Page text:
The way I’ve gone about Spanish is very different to when I learned Welsh in many ways but especially in at what ppoint I actually started to use what I’d learned in real life situatiuons .i.e. talking to other people in that language. With Welsh I basically did it from the off, seeking out any opportunity to use and improve what I’d learned.
        With Spanish, mainly due to time pressures and the fact that learning Spanish ahs been more of a hobby rather than a burning desire to be able to speak it, I’ve only recently i.e. in the last month srted to meet up with a couple of people to use my Spanish. so it was at first quite odd in that I had a relatively large “pool” of Spanish to draw from, but it’s taken a few sessions for it to flow, as you’d expect really.
        I suppose my point is, there is an obvious need to “learn” new constuctions/ vocab etc. at the very beginning since you don’t know any. Initially the most effective way to build this up quickly is to learn these in a lesson type scenario (the most effective lesson is another topic of course). However, I think as you progress it’s a case of diminishing returns regarding “lessons” and you start to get a lot more out of simply using what you have and learning through doing as it were. I think the idea of “lessons” can become a bit of a comfort blanket to some after a certain point. Of course, depending on the language it may not be so easy to find opportunities to practise with other speakers.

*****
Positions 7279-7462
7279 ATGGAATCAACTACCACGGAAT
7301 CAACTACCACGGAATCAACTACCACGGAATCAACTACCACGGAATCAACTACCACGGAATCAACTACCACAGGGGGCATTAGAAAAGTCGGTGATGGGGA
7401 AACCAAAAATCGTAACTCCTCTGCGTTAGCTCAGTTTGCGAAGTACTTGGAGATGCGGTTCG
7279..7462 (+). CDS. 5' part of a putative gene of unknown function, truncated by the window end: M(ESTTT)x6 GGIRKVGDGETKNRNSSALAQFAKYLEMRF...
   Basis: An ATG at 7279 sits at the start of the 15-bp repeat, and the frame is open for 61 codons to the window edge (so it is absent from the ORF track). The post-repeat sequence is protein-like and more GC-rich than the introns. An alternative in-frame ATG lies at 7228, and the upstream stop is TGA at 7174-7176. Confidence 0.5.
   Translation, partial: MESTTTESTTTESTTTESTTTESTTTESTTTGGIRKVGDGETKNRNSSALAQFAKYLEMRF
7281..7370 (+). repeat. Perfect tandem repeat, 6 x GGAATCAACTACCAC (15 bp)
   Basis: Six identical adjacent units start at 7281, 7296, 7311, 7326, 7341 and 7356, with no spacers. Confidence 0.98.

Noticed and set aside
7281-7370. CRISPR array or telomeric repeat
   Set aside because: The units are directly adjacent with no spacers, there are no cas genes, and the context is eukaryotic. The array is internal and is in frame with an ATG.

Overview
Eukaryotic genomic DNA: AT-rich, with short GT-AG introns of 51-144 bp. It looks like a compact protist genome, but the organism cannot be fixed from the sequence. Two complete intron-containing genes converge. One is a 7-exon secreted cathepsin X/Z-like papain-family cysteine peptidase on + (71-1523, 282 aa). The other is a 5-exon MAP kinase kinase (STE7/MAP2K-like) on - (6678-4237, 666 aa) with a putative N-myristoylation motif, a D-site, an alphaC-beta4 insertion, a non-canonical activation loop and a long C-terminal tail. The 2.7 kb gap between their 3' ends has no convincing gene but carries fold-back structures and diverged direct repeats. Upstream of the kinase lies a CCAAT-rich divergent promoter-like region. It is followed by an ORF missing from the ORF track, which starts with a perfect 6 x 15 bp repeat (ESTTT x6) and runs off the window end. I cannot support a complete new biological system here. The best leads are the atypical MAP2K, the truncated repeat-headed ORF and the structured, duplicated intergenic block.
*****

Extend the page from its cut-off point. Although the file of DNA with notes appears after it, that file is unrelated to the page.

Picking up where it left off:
On a seperate point entirely, I think this Intensive method offers massive potential in particular for minority languages such a s Welsh. A real bonefide method of turning non-speakers into functional speaks in a matter of a few weeks. There’s loads of knock -on potential for that not least in the areas of the work-place and with parents of young children (particuarly thoses mono-linguals who chose Welsh Medium education for their children).

  2. Really appreciate your kind words – it’s definitely the sort of stuff we really want to do…:-)

    I agree – I’ve just been having almost exactly the same conversation with someone here – lessons are a launch pad, to get you to the stage where you take part in conversations, at which stage the lessons become far less important (although still useful for a while, probably up to around Level 3). But once you can get into a conversation and follow a decent chunk of it, you’re in the game, and playing it as much as possible is the way forward…:-)